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Scenes we're glad they left out of comic book movies

One of the most fun parts about seeing a movie on DVD or Blu-ray is checking out the extras, and that includes deleted scenes. Sometimes they don't add much, sometimes they add a lot, and sometimes they're just so horrendous you're glad this is the only time they ever see the light of day.

The bear head in X-Men: First Class

James McAvoy recently let slip a fun story about a scene from X-Men: First Class that never made the final cut. According to Professor X, young Xavier and Magneto are set upon by a massive thug who is so dumb Xavier can't use his mind control powers on him. Inconveniently, the trio are also in a room featuring no metal whatsoever, rendering Magneto's powers useless as well. A fight ensues between the thug and the two mutants that ends with the bad guy somehow getting a bear head jammed over his own and then twisted so that he breaks his neck. Try to picture James McAvoy and Michael Fassbender fighting a giant man and using a stuffed bear's head to take him out. We can only hope the scene sees the light of day sometime soon.

The blood tornado in Blade

Blade was an excellent early attempt at bringing a Marvel property to the big screen and still holds up as a very decent movie. The story of a half-man, half-vampire hunting other vamps is pretty cool and Wesley Snipes brought just enough badass cred to the character to make it work. But despite all the effort by Marvel and Snipes, neither could have salvaged the movie if the original ending had been included. The ending we get, with Blade fighting Deacon Frost in a crazy, kung-fu style sword fight, is pretty satisfying. What we almost had was Deacon Frost morphing into a giant, blood tornado with a face. The special effects just weren't able to live up to the idea, and the idea itself really wasn't worth exploring. A blood tornado? With a face? No thanks.

The Loki vision in Age of Ultron

Remember that semi-confusing scene in Age of Ultron when Thor gets brain-jiggered by the Scarlet Witch and imagines everyone back in Asgard having some kind of Norse rave? According to director Joss Whedon, it was to originally include everyone's favorite God of Mischief, Loki. Thor was to confront Loki and make a comment about their father, which would lead to Loki busting out his Anthony Hopkins impression. Since Loki was actually pretending to be Odin at this point, it was maybe a nod to Thor guessing at the truth. Either way it was cut and the film was better off for it. In this case, it's not because the scene sounds bad, it's because of the idea of less being more. As awesome as Loki is, we don't need him in every single Marvel movie. It's better to not see him so we can wonder what he's plotting next.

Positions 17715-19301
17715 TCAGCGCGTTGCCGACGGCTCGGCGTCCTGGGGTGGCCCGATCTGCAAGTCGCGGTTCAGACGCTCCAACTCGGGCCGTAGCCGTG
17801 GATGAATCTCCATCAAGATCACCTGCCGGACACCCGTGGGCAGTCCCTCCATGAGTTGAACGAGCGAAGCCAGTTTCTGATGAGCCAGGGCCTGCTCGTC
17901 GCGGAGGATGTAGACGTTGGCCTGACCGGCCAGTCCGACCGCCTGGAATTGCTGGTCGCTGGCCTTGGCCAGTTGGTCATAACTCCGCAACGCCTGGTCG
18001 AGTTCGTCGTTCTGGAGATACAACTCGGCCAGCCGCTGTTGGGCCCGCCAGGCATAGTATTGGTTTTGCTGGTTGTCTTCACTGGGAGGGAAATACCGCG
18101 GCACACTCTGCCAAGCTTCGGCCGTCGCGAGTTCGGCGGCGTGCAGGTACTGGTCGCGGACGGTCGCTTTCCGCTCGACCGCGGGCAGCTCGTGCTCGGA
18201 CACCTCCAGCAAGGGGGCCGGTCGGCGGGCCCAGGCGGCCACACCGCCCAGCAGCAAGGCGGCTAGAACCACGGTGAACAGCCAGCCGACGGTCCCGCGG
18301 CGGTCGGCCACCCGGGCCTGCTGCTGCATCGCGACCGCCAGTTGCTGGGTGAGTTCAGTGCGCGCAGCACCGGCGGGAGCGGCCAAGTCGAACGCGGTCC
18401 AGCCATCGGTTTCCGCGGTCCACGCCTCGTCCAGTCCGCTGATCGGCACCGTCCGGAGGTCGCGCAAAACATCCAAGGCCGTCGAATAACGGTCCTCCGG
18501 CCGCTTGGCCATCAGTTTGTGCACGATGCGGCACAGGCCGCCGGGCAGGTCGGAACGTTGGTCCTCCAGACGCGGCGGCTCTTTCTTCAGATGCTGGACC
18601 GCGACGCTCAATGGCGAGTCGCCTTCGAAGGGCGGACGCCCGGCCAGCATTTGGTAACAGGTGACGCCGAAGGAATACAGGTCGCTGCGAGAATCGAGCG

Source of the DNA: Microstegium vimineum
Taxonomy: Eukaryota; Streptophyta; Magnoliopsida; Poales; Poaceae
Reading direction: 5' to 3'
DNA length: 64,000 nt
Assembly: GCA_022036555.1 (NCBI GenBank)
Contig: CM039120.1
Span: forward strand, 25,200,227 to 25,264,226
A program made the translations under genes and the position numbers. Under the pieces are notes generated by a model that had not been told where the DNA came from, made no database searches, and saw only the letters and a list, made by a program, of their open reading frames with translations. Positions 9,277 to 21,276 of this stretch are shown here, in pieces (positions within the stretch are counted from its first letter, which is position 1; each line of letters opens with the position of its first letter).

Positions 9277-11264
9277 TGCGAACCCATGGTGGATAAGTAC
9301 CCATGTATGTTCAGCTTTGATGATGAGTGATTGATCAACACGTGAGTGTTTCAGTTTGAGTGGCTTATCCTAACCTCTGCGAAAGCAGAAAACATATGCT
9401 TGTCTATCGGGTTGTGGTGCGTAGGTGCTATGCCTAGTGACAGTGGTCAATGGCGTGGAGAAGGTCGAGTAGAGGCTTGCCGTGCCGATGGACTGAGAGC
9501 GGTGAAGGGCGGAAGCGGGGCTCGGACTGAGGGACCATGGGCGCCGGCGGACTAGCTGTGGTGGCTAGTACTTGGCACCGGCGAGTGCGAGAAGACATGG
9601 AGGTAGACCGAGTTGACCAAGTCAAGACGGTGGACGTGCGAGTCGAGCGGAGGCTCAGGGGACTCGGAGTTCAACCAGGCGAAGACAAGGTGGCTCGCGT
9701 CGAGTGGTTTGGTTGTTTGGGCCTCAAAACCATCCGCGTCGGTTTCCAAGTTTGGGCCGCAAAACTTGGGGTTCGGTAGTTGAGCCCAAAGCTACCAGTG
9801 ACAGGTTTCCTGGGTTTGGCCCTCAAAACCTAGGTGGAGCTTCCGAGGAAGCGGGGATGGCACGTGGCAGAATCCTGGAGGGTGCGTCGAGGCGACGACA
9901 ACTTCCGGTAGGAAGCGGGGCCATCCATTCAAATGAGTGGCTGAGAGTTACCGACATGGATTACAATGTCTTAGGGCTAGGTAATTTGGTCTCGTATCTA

The Nuclear Man fight in Superman IV

It's hard to decide what's the most embarrassing part about this scene. It's a fight but it has the pacing of a visit to the DMV. The music that plays in the background is a strange cross between an ice cream truck and a player piano at an old timey saloon, and the number of times you see a Burger King sign makes it pretty obvious who sponsored the movie. The Man of Steel runs into Lex Luthor's prototype Nuclear Man and they engage in a very slow-paced battle that sees both of them knocked around briefly. Inexplicably there are also a variety of slapstick sound effects included throughout the scene, such as horn honks, crank sounds, and the odd fart noise, mostly all coinciding with movements made by Nuclear Man. Superman IV may not have been a classic but it really did deserve better than this. We're all better off that it wasn't included.

The Batcave in Batman Forever

Batman Forever marked a bit of a downturn for DC Comics and its early attempts at film.Tim Burton's first two Batman flicks had been well received, but by the time Batman Forever came around, Burton had been replaced with Joel Schumacher and Michael Keaton had been swapped for Val Kilmer. The movie was much more campy and silly than the previous versions and, despite some megastar power with Jim Carrey and Tommy Lee Jones, it was not all it should have been.

There were rumors for a long while that Manbat would be in the movie, who's a villain that's the literal opposite of Batman. Not a man dressed like a bat, but a bat the size of a man. Those rumors came in part from the deleted scene in which Alfred brings Bruce Wayne down to the Batcave to help him remember why he became Batman in the first place. Bruce leaves Alfred and wanders into a cave and runs into a bat. A giant bat. The massive special effect bat slowly looms over Val Kilmer and for a moment the two stare at each other, arms spread wide, and it looks for all the world like they're either going to start dancing or making out. And suddenly it's over and Val Kilmer returns to Alfred to let him know he's Batman again.

Spider-Jonah in Spider-Man 2

There's a very short deleted scene from Spider-Man 2 that sheds a little light onto the psychological issues of Daily Bugle editor J. Jonah Jameson. Though JK Simmons is amazing in the role, it boggles the mind a little to watch this scene in which Jameson jumps around his office wearing a Spider-man costume, pretending to shoot webs. The suit was supposed to have been something Jameson bought from a garbage man who found it after Peter Parker threw it away. Jameson kept the suit as a prized possession in his office, and apparently decided to play weird dress up games in full view of the Daily Bugle staff as well.